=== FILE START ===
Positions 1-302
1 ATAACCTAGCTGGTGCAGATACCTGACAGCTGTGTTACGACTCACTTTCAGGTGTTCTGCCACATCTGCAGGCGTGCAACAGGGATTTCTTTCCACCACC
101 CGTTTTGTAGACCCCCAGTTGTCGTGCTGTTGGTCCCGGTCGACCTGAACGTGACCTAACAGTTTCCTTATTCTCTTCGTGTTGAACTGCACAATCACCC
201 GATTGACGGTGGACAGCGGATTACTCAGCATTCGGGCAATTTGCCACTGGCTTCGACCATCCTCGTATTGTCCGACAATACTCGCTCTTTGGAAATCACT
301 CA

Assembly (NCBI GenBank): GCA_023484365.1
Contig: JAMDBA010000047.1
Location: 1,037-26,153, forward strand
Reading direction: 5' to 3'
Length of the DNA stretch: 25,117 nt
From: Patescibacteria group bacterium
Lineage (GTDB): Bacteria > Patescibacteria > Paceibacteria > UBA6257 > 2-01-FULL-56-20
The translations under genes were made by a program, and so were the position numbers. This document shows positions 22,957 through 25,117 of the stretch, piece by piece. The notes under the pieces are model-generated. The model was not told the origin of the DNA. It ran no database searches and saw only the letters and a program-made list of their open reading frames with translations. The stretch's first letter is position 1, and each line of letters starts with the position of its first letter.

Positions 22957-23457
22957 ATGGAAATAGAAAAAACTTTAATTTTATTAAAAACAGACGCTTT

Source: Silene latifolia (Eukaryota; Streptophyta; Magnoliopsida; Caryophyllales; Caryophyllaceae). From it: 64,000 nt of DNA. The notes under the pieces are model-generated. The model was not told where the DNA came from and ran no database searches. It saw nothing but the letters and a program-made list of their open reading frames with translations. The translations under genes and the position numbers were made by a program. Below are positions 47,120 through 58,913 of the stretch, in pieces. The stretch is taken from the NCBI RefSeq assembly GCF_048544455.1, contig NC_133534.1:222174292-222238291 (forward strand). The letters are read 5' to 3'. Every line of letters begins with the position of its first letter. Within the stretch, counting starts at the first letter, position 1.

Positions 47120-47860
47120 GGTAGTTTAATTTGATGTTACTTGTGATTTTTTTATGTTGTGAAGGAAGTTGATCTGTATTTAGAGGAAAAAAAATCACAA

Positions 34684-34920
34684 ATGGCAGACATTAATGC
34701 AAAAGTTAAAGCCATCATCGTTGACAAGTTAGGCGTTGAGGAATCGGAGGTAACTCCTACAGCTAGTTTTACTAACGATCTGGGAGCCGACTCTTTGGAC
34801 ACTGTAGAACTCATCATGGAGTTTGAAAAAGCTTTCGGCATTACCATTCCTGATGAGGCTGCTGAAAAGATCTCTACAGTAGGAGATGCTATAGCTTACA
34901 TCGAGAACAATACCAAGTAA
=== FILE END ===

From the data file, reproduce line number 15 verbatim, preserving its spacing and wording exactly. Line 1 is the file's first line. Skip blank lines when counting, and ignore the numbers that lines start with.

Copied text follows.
22957 ATGGAAATAGAAAAAACTTTAATTTTATTAAAAACAGACGCTTT